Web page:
ST to fuel the Ability, and IQ and CH requirements (insight and force of ego).
Sounds like you're talking about Jedi Force Powers here, or the Lensmen Psionics-so it definitely fits the Science Fantasy category. In the aforementioned genres, most of the PCs would likely need to be Warrior Types unless all of Humanity/Kin has evolved Psi-abilities...sounds like your Types would be Explorer(Warrior, no Psi) Wild Talent(Rogue, little training) and Adept(full-bore Psi, Psi-crystal Foci use, creating new Disciplines and the like).
For a 'harder' Science Fiction (Babylon 5, Stargate, Farscape, Serenity) i'd most likely use the MS&PE Rules, particularly the Skills and Psychic Abilities from that book.
Alas, I cannot take the credit... the idea comes from Ken St. Andre.
I must admit, T&T and S&P have always proven a good fit for me... only recently have I been interested in running a more "straight" S&S game set in a medieval Dark Ages style universe. For the last, umm, gee, forever, I've been using the same campaign world, and it has a very strong sci-fi bias. Or, at least, it used to... nowdays I guess it has more of a science-fantasy bias, but back in the day, we trampled over some pretty heavy material.
Order99, using CHR instead of DEX is something I've done in the past, and I really like it. Another option I used to use that I like was using CHR as the power; i.e., instead of an additional POWER attribute, the Charisma rating served as the power rating. Magic Power reduced by spellcasting does not affect Charisma rating, of course. (This is not used in conjunction with Charisma replacing Dex, but instead of).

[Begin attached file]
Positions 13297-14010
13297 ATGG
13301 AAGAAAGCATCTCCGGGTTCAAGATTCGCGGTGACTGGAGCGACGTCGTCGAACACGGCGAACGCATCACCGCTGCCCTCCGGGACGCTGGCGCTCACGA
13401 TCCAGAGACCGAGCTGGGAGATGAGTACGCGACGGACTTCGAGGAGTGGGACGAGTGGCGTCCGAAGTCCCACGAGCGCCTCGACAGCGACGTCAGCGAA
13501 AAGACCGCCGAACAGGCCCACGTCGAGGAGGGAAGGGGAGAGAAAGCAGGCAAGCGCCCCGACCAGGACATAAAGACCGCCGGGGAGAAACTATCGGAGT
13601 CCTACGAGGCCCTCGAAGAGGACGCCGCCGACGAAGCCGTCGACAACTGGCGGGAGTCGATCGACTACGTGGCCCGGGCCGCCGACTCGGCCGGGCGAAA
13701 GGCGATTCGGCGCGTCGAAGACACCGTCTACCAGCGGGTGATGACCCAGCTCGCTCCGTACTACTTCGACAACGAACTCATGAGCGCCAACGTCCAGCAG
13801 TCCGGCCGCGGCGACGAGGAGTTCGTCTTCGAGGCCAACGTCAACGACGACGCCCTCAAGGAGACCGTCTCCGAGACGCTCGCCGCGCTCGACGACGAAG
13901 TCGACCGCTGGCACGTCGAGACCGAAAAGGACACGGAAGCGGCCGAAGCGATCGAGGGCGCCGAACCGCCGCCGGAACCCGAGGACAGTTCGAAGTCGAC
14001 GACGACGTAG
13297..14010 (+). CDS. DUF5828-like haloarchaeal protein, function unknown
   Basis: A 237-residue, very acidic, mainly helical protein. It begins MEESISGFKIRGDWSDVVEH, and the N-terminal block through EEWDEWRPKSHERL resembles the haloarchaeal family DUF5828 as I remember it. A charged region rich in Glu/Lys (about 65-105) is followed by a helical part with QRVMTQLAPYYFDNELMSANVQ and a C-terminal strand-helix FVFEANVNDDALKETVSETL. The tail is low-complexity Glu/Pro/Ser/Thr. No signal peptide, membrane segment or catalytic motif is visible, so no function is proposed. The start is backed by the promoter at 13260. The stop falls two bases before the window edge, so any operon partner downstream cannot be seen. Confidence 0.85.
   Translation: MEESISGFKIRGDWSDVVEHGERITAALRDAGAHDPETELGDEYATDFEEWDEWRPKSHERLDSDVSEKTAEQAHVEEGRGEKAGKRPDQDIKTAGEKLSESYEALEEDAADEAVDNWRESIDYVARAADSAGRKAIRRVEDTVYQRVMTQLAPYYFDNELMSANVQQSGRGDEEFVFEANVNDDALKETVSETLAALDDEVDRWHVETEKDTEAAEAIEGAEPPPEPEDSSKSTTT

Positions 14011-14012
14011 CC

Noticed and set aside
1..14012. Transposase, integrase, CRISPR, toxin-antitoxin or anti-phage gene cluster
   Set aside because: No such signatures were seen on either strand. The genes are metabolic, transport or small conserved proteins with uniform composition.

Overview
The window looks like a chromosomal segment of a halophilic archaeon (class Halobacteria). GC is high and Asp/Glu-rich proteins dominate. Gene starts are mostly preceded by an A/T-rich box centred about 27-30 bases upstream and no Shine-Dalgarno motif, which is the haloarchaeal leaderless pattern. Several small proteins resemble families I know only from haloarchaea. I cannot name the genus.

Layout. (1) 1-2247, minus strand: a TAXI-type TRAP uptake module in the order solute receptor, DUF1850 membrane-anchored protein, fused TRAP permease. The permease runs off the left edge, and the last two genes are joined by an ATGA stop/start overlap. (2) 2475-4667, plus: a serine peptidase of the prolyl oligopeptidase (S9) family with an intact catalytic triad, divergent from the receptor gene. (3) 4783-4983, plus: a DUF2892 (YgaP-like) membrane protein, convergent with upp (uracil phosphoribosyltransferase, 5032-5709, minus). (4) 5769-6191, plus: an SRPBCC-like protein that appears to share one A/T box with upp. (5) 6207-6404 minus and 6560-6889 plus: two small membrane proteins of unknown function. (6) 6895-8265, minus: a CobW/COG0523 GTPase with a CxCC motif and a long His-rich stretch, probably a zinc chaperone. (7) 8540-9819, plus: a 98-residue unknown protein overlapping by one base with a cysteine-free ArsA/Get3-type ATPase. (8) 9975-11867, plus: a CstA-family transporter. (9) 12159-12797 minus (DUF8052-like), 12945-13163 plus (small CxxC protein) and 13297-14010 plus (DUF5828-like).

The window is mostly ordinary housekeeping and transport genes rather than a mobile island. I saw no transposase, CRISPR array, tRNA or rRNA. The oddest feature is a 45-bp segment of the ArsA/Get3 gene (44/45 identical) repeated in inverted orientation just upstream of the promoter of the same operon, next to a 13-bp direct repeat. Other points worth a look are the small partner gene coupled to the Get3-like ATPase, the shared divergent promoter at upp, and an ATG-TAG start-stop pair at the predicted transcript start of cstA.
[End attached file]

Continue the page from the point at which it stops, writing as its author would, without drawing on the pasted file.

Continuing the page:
The benefit to that idea was that: It felt like a lot of the source material (Gandalf, Merlin, Circe, Hitler, etc., all the fantastical and historical people with the greatest magickal power all seem to have crazy-high charismas), it didn't require the addition of a new attribute (although I did modify the level increase bonus from .5 to x2), and low-charisma beings had less power than high charisma beings (think Dwarves vs. Elves).
Of course, I had to limit armor and combat adds when using this idea, for reasons indicated elsewhere. Generally, I like it, and when using a POWER attribute that's how I do it.
OPTIONAL NOTE: I haven't done this in over a decade, so I kinda forgot about it, but I just remembered that when using the CHR as POWER idea, a spell could not normally be cast that cost more CHR than the character's current CON attribute. Points of power higher than CON burned off Strength. This kept Faeries from casting high-power spells, among other benefits.
EDIT: Oops, threadjack. If anyone wants to continue the second part of this post, please PM me and I'll start a new thread. I'm very interested in a sci-fi T&T thread and don't wish to get it off-track.
How do you deal with dashing swordsman type characters?
Do you want them armored? I know that in Sci-fi styled adventures you don't see too much heavy armor on your heroes, and yet they always seem to be able to out-fight their opponents and not take a scratch.
If you are interested in taking off armor, 6e has a great rule (6e has lots of great rules):
Someone who has practiced combat all of their lives should have some knowledge of dodging and parrying beyond the average man. In effect, Warriors have a "natural" armor rating equal to their level, +1. The bonus is added to any armor or shield worn. For example, a 3rd level Warrior would have a basic armor rating of 4 even when completely unarmored!
As an alternative to that, and especially for a science-fantasy styled campaign, I'd suggest that the bonus given above only be allowed to Lightly Armored (i.e. leather) or Unarmored Warriors. The idea here is that the heavily armored Warrior cannot move as easily, but is better protected against damage; the Dashing Swordsman is less protected, but can dodge and parry much easier.